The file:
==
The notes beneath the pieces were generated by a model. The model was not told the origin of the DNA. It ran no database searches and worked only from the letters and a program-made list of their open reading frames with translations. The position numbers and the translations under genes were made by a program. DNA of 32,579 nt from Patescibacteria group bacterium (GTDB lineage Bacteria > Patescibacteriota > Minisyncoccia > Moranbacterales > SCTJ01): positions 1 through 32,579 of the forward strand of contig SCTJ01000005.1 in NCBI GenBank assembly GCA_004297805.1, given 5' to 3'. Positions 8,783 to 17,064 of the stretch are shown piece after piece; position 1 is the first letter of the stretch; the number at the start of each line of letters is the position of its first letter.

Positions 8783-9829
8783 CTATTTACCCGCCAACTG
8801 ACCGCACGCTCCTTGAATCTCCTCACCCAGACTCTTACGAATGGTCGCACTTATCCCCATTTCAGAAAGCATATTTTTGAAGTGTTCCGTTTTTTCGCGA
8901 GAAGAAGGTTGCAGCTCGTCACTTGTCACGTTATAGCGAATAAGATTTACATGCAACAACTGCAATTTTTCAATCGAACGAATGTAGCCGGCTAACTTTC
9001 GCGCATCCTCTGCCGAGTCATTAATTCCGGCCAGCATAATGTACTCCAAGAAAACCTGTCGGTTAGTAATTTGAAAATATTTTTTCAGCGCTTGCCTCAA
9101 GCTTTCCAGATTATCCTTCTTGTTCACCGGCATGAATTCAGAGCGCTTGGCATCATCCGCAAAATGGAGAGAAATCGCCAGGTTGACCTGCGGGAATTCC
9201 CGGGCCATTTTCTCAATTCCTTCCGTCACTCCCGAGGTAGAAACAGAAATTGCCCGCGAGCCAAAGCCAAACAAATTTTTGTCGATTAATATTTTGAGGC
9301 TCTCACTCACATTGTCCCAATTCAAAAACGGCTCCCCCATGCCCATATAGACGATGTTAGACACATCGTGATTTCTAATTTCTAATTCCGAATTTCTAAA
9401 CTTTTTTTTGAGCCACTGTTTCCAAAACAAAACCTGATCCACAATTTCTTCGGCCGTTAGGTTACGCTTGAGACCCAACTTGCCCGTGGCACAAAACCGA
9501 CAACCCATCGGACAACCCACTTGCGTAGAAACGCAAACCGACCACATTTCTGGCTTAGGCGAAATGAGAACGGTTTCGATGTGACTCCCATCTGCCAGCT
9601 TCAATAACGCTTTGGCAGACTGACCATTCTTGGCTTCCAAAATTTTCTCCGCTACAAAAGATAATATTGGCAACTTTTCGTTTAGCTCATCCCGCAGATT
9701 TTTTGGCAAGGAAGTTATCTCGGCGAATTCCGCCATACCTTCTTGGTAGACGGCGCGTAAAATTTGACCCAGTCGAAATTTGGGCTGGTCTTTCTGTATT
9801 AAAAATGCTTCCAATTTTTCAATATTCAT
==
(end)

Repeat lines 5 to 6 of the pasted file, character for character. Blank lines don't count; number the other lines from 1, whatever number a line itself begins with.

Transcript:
8901 GAAGAAGGTTGCAGCTCGTCACTTGTCACGTTATAGCGAATAAGATTTACATGCAACAACTGCAATTTTTCAATCGAACGAATGTAGCCGGCTAACTTTC
9001 GCGCATCCTCTGCCGAGTCATTAATTCCGGCCAGCATAATGTACTCCAAGAAAACCTGTCGGTTAGTAATTTGAAAATATTTTTTCAGCGCTTGCCTCAA